LOCAL PROFILE: Vera Gilbert

Words by Jobe Baker Sullivan / Pics by Ed King

**Read our LOCAL PROFILE with Vera Gilbert in the March edition of the Erdington Local newspaper, out now**

Once viewed on television screens across the UK, Vera Gilbert is a former broadcast journalist and passionate Erdington activist. Previously working for newspapers and radio, alongside her career in TV, Vera has found a happy home supporting her local church and animating events and festivals in Erdington. Erdington Local took up the chance to relive some great moments with her.

Vera was born in St Vincent and the Grenadines, her home country made her “very happy – I still retain that atmosphere as my little heaven. That sense of community… We were poor, but the people were very loving, very kind.”

Vera moved to Birmingham during her primary school years, first living in Washwood Heath. She attended Hodge Hill Girls School in the 1970s.

Vera’s interested in journalism stemmed from her love of engaging with people. “To this day, I enjoy telling people’s stories. They were always a focus – and because they were a focus for me, it was a real privilege. I loved it. All the quirkiness, the different accents, the peculiarities.”

She studied her undergraduate degree at Birmingham Polytechnic, with her thesis concerning ‘Community Newspapers’. She was prodigious and noticed for her talents early on.

“I remember always having offers. I had an offer from the Evening Mail – I even got a front cover scoop for a local newspaper in Luton! I ended up at BRMB. Ed Doolan was there at the time – Les Ros was there. I was a reporter, sent out with a tape recorder, the old style, and I remember covering the Fireman’s strike.”

Vera continued to work for broadcast companies, including ITV and BBC. She went on to become a much sought-after freelance journalist, presenting content for Nationwide, a news and current affairs programme that ran between 1969 and 1983.

“It was excellent, doing pieces to camera. I did a lot of main stories and many ‘and finally’s. I remember doing something on a nudist beech… and I had to report a piece to camera… I won’t tell you how I managed it!”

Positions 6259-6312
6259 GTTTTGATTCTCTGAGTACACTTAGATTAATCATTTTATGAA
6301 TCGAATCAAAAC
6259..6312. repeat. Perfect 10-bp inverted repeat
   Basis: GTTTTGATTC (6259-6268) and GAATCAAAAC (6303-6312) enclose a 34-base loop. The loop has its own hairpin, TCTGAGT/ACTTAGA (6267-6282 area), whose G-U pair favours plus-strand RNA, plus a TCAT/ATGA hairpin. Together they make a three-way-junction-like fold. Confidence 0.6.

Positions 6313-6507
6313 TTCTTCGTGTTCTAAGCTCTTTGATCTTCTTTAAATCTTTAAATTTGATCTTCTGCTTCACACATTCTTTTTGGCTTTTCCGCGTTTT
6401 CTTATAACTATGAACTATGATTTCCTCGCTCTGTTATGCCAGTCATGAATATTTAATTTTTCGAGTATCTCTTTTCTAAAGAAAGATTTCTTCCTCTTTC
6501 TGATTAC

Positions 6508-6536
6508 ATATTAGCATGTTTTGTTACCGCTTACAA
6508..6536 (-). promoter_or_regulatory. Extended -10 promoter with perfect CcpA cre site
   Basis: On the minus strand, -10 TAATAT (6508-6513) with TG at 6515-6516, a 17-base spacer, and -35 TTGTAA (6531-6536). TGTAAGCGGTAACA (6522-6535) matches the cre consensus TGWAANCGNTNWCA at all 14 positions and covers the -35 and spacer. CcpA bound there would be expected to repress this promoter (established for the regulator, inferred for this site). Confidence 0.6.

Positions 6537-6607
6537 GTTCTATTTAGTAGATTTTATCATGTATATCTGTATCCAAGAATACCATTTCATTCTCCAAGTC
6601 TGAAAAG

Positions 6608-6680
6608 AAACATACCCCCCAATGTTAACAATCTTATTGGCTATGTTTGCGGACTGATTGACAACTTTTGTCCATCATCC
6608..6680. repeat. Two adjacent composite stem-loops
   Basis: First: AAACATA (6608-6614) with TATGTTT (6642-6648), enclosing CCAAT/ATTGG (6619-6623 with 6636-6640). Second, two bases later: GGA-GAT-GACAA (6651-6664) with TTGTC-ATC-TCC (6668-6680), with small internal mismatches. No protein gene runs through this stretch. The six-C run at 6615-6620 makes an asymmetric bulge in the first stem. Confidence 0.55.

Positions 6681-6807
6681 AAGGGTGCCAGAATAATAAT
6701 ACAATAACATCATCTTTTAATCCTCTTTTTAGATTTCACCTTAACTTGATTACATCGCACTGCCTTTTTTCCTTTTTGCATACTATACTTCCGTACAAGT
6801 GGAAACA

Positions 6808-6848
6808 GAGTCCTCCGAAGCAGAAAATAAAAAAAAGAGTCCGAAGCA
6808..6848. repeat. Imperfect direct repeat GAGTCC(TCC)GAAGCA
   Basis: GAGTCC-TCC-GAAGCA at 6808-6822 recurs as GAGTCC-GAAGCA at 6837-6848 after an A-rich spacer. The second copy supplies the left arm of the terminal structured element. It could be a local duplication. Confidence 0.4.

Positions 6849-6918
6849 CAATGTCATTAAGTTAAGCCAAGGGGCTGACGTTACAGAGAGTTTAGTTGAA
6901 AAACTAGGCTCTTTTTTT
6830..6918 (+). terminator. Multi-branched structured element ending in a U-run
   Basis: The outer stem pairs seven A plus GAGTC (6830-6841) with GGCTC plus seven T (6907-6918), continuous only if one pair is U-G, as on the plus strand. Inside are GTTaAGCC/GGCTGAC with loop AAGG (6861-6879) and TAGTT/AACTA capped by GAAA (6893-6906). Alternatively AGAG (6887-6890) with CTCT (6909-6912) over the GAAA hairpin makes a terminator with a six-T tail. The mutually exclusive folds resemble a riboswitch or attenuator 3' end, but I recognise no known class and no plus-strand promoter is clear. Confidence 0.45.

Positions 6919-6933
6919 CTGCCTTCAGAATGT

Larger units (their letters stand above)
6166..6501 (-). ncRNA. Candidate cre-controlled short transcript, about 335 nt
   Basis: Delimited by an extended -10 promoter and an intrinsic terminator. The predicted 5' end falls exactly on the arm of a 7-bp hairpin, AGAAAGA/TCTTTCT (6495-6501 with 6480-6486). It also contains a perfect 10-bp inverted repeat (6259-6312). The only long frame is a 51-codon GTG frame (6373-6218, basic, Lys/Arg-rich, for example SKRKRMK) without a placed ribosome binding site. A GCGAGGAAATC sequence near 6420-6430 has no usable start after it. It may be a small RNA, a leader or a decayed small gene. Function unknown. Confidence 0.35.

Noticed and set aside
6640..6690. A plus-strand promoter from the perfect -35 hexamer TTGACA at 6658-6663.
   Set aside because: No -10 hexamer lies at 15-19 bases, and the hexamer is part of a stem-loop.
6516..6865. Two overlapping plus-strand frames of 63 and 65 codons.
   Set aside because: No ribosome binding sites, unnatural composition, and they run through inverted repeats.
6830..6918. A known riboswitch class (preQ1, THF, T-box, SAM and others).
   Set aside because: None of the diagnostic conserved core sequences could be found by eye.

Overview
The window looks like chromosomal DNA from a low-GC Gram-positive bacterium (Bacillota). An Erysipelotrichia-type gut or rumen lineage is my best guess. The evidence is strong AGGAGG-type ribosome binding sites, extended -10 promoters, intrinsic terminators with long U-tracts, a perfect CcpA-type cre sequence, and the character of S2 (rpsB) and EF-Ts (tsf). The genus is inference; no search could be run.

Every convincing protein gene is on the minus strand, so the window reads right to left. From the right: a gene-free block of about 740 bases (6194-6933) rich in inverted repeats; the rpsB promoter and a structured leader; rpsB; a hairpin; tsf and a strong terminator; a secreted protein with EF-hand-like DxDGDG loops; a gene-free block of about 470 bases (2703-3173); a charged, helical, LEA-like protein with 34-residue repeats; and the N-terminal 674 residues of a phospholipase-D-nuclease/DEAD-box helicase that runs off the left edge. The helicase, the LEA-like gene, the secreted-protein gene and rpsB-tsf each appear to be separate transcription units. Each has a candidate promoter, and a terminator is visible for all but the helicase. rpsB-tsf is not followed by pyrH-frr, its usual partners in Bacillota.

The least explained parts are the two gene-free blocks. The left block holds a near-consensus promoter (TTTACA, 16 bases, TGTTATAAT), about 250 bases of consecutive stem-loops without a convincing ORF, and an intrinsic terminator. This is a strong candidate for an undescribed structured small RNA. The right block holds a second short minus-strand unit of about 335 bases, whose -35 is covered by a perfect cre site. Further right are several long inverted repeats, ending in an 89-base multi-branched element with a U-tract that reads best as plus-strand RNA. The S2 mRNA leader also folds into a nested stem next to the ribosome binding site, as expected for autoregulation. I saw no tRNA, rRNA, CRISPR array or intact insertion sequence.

Travelling the country in search of stories, Vera visited many places and met many people, including celebrities. One such celebrity was the popular English comedian Rodd Hull, best known for his mischievous hand puppet named Emu. Vera notes being very confused when first meeting him, with Rodd Hull’s material today relying on the same celebrity-embarrassing energy seen in the characters of Sacha Baren Cohen.

She recalled: “He had the bird, which I really saw as a prop. Then I started noticing that this bird was moving. I don’t know why, but I took it was real. If ever the bird moved, I would jerk.

“The bird started to get what I thought as ‘aggressive’ and I backed away – the bird came forward, and I ran and I was screaming! This was all on live TV. I was shouting ‘control the bird! Somebody come to my help!’ I didn’t realize that the crew was filming it all. There are some people that remember that to this day.”

But life in broadcasting was not all glitz and glamour, and Vera lived through a dark times in British history. Black Britons were subject to waves of racism, with slogans such as ‘no blacks, no dogs, no Irish’ cemented in the national mindset as an example of such intolerance.

Black women were likely to be only seen in lower paid jobs, as Vera comments: “Back then, as a black woman, the best job you could hope for was nursing, and not even the highest echelons of that.” Vera felt that she had to be “a role model – not like people speak as it now – but, as a black person, you felt you were putting the community on show.”

Vera stopped working as a journalist some 20 years ago but turned instead to her local area. She writes the newsletter for the Erdington United Reformed Church where she takes great pride in finding interesting stories and putting people’s good deeds on higher pedestals.

“I love Erdington. I love the people. I want to do what I can to uphold the area.”

On March 26 at 7pm, Vera is organising an online event called ‘Truth to Tell’ which she says the purpose is “to have conversations where black people talk about their experience, for them to say why they feel supportive of Black Lives Matter and so that people know about racism.”

For more details on ‘Truth to Tell’ email: everyoneerd@gmail.com

One Reply to “LOCAL PROFILE: Vera Gilbert”

  1. What a wonderful story of your career in journalism. I am so proud to learn of your history. I could feel your kind spirit as your Facebook friend over the years. My sincere regards on your future endeavors.

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